The Los Angeles City Council on Jan. 15 approved a $1.5 million settlement to openly gay LAPD Sgt. Ronald Crump, according to the L.A. Daily News. In fact, this was a compromise whereby the city finally stops fighting Crump - but, in exchange, he has to resign from the LAPD.
In 2009, after going through the proper complaint procedure, Crump filed a civil lawsuit against the city and the LAPD alleging discrimination, harassment and retaliation by his LAPD supervisors. The city could have addressed the issues and settled then but decided to go to trial. After a 17-day trial in May 2011, the jury unanimously sided with Crump and awarded him over $1.5 million. But the LAPD and city attorney balked, alleging Crump committed misconduct (an allegation later apparently dropped after it was noted that could look like retaliation) and announcing they would appeal - partially, a source told Frontiers at the time, because Crump demanded a subsequent transfer and other benefits outside the judgment. Crump disputed that characterization, saying he asked for a transfer to "make the wrong things right" and so he could salvage his career. The city's decision not to appeal means Crump gets the roughly $1,560,000 award, a sizable chunk of which will go to taxes and to pay his lawyer.
The Daily News reported that Councilmember Dennis Zine, who is running for City Controller, and Councilmember and former LAPD Chief Bernard Parks were the two opposing votes to the nine votes in favor of settling. “This sends the wrong message to the department and the public,” Zine told the News. “I don’t think this is an appropriate expenditure just for some comments made to him.”
But what Zine describes almost casually as "some comments" made by Crump's bosses in Media Relations are part of a larger problem Crump's case at first exposed, then saw buried. Consider this LA Times story from Oct. 6, 2011, about a jury award of $2.5 million to three LAPD detectives who filed suit alleging gender discrimination and retaliation by supervisors. The Times reported:
The verdict, delivered Friday after only a few hours of deliberation, is the latest in a long string of costly lawsuits brought by LAPD officers against fellow cops and supervisors for retaliation, harassment and other workplace abuses.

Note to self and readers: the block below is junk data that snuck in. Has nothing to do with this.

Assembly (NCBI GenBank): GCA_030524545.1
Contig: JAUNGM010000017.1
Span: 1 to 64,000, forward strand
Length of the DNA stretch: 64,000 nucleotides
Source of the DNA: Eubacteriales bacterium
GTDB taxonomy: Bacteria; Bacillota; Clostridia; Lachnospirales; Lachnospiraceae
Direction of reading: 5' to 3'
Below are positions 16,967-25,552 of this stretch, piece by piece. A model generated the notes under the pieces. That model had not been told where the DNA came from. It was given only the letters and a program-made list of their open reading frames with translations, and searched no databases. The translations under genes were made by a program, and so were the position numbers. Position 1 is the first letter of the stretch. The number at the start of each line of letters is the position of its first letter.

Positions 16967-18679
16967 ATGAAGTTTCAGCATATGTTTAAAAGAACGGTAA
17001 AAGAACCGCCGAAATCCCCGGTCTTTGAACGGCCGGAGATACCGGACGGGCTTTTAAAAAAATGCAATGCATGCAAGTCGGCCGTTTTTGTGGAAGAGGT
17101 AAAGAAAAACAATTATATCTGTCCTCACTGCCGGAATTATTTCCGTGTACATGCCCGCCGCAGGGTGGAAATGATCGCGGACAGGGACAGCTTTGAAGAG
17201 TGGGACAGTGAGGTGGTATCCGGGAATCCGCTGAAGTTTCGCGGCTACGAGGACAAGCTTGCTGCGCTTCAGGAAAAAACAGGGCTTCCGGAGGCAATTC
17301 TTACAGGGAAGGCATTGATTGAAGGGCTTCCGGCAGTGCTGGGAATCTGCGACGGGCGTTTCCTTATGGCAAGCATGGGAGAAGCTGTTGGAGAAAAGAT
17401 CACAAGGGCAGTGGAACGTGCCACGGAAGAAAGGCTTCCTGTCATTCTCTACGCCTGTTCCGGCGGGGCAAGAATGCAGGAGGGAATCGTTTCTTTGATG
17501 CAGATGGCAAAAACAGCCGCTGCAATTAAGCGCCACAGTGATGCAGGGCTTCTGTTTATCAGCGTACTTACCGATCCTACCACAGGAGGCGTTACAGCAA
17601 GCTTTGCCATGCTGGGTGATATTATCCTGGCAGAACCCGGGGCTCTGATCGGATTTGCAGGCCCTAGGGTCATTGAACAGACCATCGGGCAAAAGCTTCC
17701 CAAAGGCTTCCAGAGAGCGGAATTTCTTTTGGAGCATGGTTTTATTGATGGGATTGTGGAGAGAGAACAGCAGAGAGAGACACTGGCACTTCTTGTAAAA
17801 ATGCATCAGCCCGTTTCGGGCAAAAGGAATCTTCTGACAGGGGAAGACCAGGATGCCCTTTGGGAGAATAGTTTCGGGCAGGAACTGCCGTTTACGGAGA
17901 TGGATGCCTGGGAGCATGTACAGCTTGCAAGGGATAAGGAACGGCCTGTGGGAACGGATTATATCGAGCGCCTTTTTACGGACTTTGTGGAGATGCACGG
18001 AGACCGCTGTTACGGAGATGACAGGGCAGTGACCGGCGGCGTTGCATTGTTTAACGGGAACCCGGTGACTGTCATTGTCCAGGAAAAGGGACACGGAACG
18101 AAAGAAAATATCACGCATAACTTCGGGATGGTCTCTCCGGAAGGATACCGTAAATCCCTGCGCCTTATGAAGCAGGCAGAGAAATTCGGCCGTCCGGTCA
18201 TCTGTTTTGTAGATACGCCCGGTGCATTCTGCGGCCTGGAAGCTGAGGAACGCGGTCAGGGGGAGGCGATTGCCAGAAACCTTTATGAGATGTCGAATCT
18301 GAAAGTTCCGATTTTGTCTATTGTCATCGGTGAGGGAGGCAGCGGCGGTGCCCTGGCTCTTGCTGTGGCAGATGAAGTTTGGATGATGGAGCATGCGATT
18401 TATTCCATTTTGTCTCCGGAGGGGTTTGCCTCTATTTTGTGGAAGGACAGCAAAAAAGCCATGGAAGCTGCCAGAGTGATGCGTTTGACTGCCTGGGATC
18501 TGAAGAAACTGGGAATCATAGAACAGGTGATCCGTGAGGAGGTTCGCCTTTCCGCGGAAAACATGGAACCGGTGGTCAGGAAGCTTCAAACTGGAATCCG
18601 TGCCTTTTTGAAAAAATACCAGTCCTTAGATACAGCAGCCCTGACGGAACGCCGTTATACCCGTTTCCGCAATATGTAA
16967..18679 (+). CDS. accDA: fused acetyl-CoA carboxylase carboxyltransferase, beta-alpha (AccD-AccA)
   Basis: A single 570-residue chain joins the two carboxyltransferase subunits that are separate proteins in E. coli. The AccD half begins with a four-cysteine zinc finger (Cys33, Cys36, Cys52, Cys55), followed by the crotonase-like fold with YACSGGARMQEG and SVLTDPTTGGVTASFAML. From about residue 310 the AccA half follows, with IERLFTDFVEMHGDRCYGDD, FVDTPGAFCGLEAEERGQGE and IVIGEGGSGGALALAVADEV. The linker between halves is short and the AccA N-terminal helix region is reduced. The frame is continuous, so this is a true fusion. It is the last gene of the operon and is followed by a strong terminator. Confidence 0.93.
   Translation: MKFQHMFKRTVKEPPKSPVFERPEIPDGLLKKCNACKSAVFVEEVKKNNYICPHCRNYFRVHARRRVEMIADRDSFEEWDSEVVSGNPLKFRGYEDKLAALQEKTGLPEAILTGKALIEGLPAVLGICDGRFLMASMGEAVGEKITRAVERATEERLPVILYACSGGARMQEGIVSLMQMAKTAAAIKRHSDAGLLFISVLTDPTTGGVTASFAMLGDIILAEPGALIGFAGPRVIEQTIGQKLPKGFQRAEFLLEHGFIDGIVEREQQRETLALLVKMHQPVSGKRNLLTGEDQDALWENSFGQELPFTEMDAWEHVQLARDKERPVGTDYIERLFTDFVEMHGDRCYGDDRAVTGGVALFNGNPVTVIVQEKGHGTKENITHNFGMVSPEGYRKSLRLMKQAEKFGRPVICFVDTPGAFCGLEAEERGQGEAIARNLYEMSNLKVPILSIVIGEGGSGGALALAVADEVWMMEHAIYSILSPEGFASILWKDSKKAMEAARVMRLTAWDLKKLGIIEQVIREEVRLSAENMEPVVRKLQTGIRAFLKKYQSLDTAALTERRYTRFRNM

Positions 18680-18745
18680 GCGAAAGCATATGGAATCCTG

Police Chief Charlie Beck has identified the internal strife - and the Los Angeles Police Department’s inability to address it quickly - as one of the most pressing issues facing the agency. The recent case is likely to increase pressure on Beck to follow through quickly on reforms he said were intended to bring the issue under control.
A recent Los Angeles Times investigation found that from 2005 to 2010, LAPD officers sued the department more than 250 times and that the city had paid settlements or verdicts totaling more than $18 million in about 45 of those cases. Because taxpayer money is used to cover the payouts, such lawsuits have come under increasing scrutiny as the city’s financial problems persist.
And yet, the city elected to delay for eight months, threaten to go back to court with an expensive appeal in Crump's case. And what, exactly, was that case? Here's an extended excerpt from the Frontiers story on May 12, 2011, that cites the lawsuit Crump filed:
Openly gay Sgt. Ronald Crump is suing the city of Los Angeles, claiming that his boss in Media Relations, Lt. John Romero, created a hostile work environment for gay and lesbian officers. His civil suit outlines a series of incidents over six months in which Crump claims he was regularly harassed and humiliated. For instance, Crump claims in his lawsuit that Romero said, "I was a religion major at Liberty University - Jerry Falwell would roll over in his grave if he knew I hired you." The suit notes that Fawell founded the conservative religious university - but doesn't mention that Falwell's Moral Majority helped launch the anti-gay movement in 1977 with Anita Bryant.
Crump claims that Romero subjected him to "nearly constant harassment on account of his sexual orientation, including introducing Crump to new co-workers as 'the new Ruby [Crump's predecessor] - the only difference is that he doesn't wear heels.'" When Crump told Romero that he didn't appreciate being referred to as the "new Ruby," he says Romero told him to "get over it" and "chuckled as he walked away."
The lawsuit also details comments Romero allegedly made about other gay LAPD employees, calling one a "quirky, effeminate guy," and saying about another, "She's a militant, 'Don't Ask, Don't Tell' activist lesbian," among other similar comments.
The lawsuit also reports how in January 2009, a lesbian co-worker "remarked that Lt. Romero made the office environment stressful and that she saw Romero treating Plaintiff and others poorly." That lesbian left the media relations department one month later, which was closely followed by an inquiry into the concerns about the hostile work environment from then-Assistant Chief McDonnell's office. McDonnell had an extraordinarily good relationship with the LGBT community.
Crump did a formal exit interview with the departing lesbian and subsequently told Romero that he should be concerned about the hostile work environment. The suit alleges that Romero responded in what Crump perceived to be "career ending terms."
That's when Crump complained to [Media Relations chief Mary] Grady, Romero's boss. After Romero found out about it, the suit alleges that he "screamed at Plaintiff for complaining, and threatened him with making a complaint for 'rumor mongering' and stating 'Don't forget I hired you even though you're gay.'"
After that, the lawsuit says, Romero "increasingly began to treat Plaintiff with hostility," about which the suit provides examples. In April 2009, Crump formally complained about Romero, and things just got worse from there - Crump alleges that Romero threatened to fire him. By late May 2009, Crump was called into a meeting with Grady, Romero and Lt. Pape from McDonnell's office. By the end of the meeting, Crump said he was told, "You will respect John Romero."